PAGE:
Image of the September 2016 Wilderness Magazine Cover Read more from the
September 2016 Issue
Home / Articles / Wild Trips

Kaimai Ramble

Crossing the Waitawheta River with the footings of the original tramway below. Photo: John McDonald
Distance
38.5km
Total Ascent
2156m
Time
Car park to Te Rereatukahia Hut, 1.5-2hr; Te Rereatukahia Hut to Waitawheta Hut, 7.5-8hr; Waitawheta Hut to Daly's Clearing Hut, 3hr; Daly's Clearing to Karangahake, 5hr
Grade
Moderate
Accom.
Te Rereatukahia Hut ($5, 12 bunks), Waitawheta Hut ($15, 26 bunks), Daly's Clearing Hut ($5, 16 bunks)
Access
From Hot Springs Road, Katikati
Map
BC35, BC36, BD35, BD36

Daly’s Clearing Hut via Te Rereatukahia and Waitawheta huts, Kaimai-Mamaku Forest Park

Without the high passes, open tops and roaring rivers found in other parts of the country, Kaimai-Mamaku Forest Park may not be the most daunting area to tramp, but there are enough challenges to keep it interesting.

This four-day tramp is limited to the northern end of the park, overnighting at Te Rereatukahia, Waitawheta and Daly’s Clearing huts.

We started the tramp on Tuahu Track, which has a long history, being used by Maori, missionaries and miners and which was converted to a bridle track in the 1890s. The area was seriously logged from the late 1800s through to about 1970, and the often rugged terrain meant a combination of extraction methods including tramways. These historic access ways are now being used as tramping tracks.

Tuahu Track has been formed to almost wheelchair standard up to a couple of large kauri that somehow escaped the logger’s axe. It soon climbs to the North-South Track, which generally follows the crest of the Kaimai Ranges.

Heading north along the main range, which is often assaulted with extremes of wind and weather – the cause of the stunted vegetation – there are views east to the Bay of Plenty and west over the Waikato to Mt Pirongia and beyond.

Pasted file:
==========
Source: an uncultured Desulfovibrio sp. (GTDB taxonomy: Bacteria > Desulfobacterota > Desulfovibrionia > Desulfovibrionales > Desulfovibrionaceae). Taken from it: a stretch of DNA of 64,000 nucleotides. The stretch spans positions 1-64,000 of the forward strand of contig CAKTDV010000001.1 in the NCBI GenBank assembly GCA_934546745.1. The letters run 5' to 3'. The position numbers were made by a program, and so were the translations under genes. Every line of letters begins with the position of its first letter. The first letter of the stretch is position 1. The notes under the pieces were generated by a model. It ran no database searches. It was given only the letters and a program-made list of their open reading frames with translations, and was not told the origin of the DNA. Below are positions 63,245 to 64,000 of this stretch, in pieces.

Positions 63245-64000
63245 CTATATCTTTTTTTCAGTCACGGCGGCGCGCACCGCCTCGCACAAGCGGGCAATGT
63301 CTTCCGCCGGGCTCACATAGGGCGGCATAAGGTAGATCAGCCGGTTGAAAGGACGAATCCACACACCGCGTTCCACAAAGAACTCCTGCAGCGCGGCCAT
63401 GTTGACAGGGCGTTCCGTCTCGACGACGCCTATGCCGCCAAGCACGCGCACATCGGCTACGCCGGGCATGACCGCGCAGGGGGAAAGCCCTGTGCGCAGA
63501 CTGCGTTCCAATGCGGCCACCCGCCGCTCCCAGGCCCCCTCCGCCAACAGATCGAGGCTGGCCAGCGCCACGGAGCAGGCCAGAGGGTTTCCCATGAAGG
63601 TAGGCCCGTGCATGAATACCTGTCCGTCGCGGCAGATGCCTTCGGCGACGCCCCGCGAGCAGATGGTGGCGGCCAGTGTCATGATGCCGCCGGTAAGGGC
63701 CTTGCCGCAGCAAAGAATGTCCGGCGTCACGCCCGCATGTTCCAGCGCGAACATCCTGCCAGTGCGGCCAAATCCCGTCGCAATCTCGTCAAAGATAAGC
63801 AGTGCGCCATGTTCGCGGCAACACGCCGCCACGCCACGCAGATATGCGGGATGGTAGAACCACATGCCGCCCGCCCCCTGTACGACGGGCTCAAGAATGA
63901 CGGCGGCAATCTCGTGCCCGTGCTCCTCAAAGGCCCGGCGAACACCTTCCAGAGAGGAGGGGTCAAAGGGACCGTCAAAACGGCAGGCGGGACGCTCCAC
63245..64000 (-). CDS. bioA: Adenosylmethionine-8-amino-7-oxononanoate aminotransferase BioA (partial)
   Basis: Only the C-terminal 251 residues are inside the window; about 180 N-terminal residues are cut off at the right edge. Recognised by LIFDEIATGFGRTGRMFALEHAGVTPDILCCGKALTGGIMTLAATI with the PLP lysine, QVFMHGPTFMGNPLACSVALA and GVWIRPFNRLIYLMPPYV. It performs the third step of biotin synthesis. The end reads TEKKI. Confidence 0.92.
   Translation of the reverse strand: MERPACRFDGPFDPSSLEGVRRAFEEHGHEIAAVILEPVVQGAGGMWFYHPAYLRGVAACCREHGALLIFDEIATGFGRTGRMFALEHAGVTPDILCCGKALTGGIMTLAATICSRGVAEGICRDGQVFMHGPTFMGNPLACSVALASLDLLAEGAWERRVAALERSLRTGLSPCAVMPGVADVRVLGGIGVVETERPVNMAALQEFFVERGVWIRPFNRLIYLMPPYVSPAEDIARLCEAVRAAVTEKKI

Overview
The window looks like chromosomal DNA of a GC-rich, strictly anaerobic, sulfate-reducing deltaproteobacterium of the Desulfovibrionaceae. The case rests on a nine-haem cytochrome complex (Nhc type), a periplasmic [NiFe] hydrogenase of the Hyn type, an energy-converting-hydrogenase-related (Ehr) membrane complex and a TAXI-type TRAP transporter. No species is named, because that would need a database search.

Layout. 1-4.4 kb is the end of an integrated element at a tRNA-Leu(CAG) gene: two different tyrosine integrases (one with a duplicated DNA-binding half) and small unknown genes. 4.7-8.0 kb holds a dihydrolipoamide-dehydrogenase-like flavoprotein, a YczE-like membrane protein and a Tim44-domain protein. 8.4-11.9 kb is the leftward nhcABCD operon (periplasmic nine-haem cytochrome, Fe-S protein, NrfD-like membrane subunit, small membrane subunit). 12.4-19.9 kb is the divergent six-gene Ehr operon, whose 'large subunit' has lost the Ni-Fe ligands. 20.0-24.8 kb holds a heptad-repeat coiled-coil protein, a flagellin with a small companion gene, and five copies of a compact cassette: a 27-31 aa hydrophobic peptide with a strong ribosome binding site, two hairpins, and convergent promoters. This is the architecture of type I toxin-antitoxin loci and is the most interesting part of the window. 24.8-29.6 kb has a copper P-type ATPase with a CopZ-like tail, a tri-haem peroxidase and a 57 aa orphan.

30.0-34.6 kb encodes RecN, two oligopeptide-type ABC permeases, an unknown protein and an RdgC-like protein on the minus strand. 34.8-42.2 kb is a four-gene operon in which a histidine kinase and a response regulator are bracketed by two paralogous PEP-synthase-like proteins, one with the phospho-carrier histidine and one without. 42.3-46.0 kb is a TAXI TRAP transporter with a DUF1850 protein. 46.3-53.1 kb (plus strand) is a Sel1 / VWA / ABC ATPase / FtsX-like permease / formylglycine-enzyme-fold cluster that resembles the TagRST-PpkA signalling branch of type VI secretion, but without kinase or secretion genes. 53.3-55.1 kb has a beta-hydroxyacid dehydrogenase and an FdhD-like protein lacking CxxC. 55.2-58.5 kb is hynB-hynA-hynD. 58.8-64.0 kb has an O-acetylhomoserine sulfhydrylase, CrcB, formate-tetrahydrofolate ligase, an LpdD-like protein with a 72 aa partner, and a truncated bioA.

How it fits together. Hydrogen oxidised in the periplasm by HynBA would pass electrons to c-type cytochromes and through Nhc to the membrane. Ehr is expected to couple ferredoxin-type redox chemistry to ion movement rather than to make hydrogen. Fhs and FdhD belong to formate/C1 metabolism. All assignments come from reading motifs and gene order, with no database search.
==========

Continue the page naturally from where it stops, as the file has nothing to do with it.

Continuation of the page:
Te Rereatukahia Hut is reached after about 90-minutes of ups and downs along the track. This hut has been recently refurbished by DOC and the Kaimai Ridgeway Charitable Trust and now has a woodburner and extended covered veranda among its amenities. Work has commenced on some of the nearby notorious muddy sections of track.

Leaving Te Rereatukahia means leaving the North-South Track and descending about 500m to the Wharawhara River, before reclaiming most of the altitude near Cashmores Clearing. This area was logged in the early 1900s with the aid of an ingenious chute, which delivered kauri logs off the plateau to the tramway below and must have been spectacular to see.

We were heading for Waitawheta Hut, seven and a half hours away; the longest day of this trip. There are half a dozen or so river crossings in the Wharawhara and several windfalls to negotiate on the zigzag out of the valley, but these don’t detract from a pleasant day’s walk that meanders along a tramway towards the hut, built on the site of an old saw mill.

The next day is an easy walk to the recently repainted Daly’s Clearing Hut, three hours away. That allows time to wander around Bluff Stream kauri loop to view some stands of kauri and have a cooling soak in the Waitawheta River beneath the gaze of Maungawhio Tapu, the magnificent knoll at the entrance to Bluff Stream.

From Daly’s Clearing, it is possible to reach the Franklin Road end in a relatively short time or to take the five-hour walk out to Karangahake car park. This is a stroll for most of the way, with a highlight being a stand of pole kauri and tanekaha on a small spur halfway out. The one river crossing should be treated with caution especially after rain. Prior to emerging at the car park there are a couple of old tunnels to negotiate, including the amazing Windows Walk. Have a torch handy.

– John McDonald

Support Wilderness

Since 1991, Wilderness has had one simple goal: to help Kiwis ‘See more, do more, live more’ of New Zealand.

If you value our mission, please consider subscribing. As a loyal supporter, you’ll receive these benefits:

  • New Zealand’s best outdoor journalism We’ve won multiple awards for our journalism and magazine production.
  • NZ’s best trips. Browse more than 610 trips with downloadable maps and route notes.
  • Trustworthy gear reviews. Each month we review gear we’ve been bashing and thrashing for months so you can determine if its worth your money.
  • Member benefits. Our WildCard provides discounts at more than 20 partners throughout New Zealand.
  • Your support goes a long way. Your subscription will help us fund NZ’s best outdoor journalists and writers and ensure Wilderness will be there to inspire the next generation of outdoor Kiwis.

A subscription costs as little as $7.00/month for instant access to all articles, trips, gear reviews and gear guides.

View all our subscription options and join the club.

Already a subscriber? Login Now.